- Last Updated on Wednesday, 19 March 2014 09:42
It is our goal to make our rich field data and analysis as accessible as possible to researchers of a wide variety of theoretical perspectives, as well as to those interested in using some of our results for pedagogical purposes. Our questionnaire response data is presented in two forms, as static documents for each language, and in the form of an online database that permits search and comparison functions within and across questionnaire responses (see About the Database and How to use the Database). We expect that both sources will be accessed by our users, but to different degrees, depending on their interests. Additional data is stored in our case files (see About the Case Files)
The presentation of the data in a static .pdf AQ response (AQR) will closely follow the format of our elicitation questionnaires, which will be as uniform as possible across languages. This uniformity permits some close comparisons, but every AQR is laced with commentary by our consultants and so each one takes on an individual character in terms of how the analytic comments are introduced. Much of that commentary is also accessible in the database, which has a field for commentary, but some of the commentary is more general to a section of the questionnaire, and so is better understood by consulting the static document.
The database serves both intralanguage and crosslinguistic research objectives. Language internally, searches can group data of interest from across the entire AQR, whether the target is particular morphemes or sentence types. We have already found that searches of this kind facilitate our exploration of anaphora patterns for the preparation of the anaphora sketches. Although it is difficult to completely anticipate how our data is to be used, we expect, as the range of data we collect expands, that intralanguage database searches will be useful for researchers concerned with issues other than the patterns of anaphora, or whatever other patterns our particular questionnaires are designed to elicit. For researchers with the latter sorts of interests, the static questionnaires are much harder to profit from.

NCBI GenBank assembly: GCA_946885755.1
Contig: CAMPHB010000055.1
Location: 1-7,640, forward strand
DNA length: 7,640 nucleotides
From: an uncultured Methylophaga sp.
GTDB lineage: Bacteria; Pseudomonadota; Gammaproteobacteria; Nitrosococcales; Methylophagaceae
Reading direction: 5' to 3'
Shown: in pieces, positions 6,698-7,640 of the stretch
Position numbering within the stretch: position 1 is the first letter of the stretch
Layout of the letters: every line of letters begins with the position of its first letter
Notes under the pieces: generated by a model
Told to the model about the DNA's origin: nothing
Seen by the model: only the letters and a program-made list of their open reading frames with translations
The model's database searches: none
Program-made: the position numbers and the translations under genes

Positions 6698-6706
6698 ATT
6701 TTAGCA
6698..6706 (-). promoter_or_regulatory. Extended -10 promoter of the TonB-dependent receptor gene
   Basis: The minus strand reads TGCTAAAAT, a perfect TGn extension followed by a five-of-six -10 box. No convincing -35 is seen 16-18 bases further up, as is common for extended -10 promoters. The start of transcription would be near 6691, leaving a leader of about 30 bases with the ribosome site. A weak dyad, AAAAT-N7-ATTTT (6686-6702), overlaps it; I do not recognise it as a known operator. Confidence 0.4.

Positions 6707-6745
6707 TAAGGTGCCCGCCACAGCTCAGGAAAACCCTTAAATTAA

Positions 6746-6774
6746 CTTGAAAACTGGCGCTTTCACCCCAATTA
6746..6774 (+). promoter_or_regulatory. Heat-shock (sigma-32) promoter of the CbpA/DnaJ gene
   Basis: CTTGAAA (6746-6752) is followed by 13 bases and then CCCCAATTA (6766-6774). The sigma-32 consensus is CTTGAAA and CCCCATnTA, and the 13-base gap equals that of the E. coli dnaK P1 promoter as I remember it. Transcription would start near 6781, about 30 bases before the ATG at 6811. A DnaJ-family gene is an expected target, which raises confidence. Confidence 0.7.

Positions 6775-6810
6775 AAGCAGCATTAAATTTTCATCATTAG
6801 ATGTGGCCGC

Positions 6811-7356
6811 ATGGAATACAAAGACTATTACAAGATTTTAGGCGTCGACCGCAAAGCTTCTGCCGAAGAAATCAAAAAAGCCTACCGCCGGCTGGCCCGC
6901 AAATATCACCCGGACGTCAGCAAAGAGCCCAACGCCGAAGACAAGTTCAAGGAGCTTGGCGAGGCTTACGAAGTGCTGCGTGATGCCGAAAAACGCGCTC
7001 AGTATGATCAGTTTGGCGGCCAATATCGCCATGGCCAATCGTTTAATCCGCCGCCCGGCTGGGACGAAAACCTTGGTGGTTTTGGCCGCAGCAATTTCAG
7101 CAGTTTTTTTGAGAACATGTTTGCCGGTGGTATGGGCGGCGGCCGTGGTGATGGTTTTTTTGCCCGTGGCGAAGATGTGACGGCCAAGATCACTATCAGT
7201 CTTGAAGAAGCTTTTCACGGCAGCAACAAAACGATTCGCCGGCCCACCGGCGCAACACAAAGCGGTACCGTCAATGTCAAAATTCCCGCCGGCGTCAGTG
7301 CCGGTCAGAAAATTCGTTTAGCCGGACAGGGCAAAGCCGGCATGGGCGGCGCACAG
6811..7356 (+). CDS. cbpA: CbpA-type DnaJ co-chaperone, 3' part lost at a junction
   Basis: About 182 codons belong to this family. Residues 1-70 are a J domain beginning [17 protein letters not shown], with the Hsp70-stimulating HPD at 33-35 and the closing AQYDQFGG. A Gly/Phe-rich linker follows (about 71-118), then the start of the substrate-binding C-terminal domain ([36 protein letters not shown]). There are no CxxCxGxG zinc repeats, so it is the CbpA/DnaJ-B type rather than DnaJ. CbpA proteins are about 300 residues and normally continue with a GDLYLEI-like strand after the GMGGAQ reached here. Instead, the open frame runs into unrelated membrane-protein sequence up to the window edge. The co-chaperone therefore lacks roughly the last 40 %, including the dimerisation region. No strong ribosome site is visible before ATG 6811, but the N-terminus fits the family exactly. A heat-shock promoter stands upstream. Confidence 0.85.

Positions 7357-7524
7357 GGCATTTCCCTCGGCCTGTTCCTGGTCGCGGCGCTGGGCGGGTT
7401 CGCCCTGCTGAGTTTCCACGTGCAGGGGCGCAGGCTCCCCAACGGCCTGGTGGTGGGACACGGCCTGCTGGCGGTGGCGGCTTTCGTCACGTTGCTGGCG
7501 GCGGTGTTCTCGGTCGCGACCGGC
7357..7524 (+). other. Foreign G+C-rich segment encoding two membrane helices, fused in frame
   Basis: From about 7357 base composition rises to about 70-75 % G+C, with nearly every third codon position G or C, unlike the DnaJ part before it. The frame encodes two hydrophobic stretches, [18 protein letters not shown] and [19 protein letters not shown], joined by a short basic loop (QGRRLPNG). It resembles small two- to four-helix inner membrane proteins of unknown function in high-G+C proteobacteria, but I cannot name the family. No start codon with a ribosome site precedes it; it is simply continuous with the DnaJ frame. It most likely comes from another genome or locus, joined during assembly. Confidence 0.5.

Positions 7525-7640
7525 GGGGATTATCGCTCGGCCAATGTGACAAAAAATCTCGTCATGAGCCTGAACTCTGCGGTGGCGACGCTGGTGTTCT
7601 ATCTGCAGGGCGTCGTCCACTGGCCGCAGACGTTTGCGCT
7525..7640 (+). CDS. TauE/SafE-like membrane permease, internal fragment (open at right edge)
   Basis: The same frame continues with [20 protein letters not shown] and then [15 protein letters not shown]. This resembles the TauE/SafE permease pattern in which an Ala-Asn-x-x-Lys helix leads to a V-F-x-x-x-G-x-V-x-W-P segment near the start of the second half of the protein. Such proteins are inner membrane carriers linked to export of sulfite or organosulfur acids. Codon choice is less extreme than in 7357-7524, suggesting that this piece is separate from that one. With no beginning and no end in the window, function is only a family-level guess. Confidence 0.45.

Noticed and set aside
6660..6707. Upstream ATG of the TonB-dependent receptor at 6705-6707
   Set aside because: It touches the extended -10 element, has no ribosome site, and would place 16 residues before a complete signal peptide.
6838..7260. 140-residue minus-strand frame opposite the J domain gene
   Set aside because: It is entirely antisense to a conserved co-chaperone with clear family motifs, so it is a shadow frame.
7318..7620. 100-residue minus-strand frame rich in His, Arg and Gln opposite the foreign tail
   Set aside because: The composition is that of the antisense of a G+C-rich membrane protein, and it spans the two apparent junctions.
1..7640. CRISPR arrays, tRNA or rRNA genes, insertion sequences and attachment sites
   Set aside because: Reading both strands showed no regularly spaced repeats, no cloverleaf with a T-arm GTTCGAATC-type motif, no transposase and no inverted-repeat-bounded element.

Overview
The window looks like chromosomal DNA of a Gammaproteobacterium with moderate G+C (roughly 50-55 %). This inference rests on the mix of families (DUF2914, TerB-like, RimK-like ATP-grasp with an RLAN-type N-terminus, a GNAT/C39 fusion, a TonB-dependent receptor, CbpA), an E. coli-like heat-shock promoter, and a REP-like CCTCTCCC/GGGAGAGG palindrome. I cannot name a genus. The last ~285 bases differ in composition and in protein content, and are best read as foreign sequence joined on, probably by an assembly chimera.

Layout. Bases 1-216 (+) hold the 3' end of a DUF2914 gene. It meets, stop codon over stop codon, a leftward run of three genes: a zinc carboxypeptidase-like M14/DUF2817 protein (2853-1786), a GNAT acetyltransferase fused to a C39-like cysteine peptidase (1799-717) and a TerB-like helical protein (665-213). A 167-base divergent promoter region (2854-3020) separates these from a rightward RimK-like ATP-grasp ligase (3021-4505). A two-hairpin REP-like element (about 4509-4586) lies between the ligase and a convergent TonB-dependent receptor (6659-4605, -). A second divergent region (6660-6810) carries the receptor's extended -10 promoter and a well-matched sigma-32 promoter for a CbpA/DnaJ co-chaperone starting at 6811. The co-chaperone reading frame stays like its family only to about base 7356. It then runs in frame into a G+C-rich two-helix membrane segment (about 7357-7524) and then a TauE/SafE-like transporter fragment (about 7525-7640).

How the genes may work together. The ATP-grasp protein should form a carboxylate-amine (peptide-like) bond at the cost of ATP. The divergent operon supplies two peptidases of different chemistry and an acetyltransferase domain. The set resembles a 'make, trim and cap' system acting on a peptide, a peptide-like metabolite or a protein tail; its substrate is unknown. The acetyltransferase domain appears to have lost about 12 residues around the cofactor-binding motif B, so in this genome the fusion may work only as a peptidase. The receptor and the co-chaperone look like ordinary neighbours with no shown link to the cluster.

For crosslinguistic research, the database is invaluable. Search and comparison functions are available for morphemes, glosses, sentence features, language features, and anaphoric marker features (e.g., types of reflexives or reciprocals). To get close analogs of sentences across languages, it is possible to search crosslinguistically for a particular AQ example number, e.g. every translation of (A16c) in all the languages in the database. Moreover, it is possible to look for every sentence in any SVO language that has reflexivity marked by a body part anaphor involving the root meaning ‘head’, or just for the languages that have such markers. It is possible to search for languages that have more than one marker for reflexivity and search for the kinds of sentences in which each appears, and so on (see About the Database).
It is our intention that, as much as possible, our data should be available through open source applications, especially since many of our participants and site users may lack the resources to use proprietary products. All of our static files are currently available in .pdf form (read only), which can be read with Adobe Acrobat Reader, a program available free of cost on the internet from the manufacturer. Character representation in our database is sensitive to certain choices of internet font and may not present properly on some settings (see About the Database). The results of database searches can be copied into electronic documents or printed out, and there are further options, also discussed in About the Database. Those who choose to make use of our resources should consult our Fair Use and Citation page, which is a guide to citation and reproduction of our documents.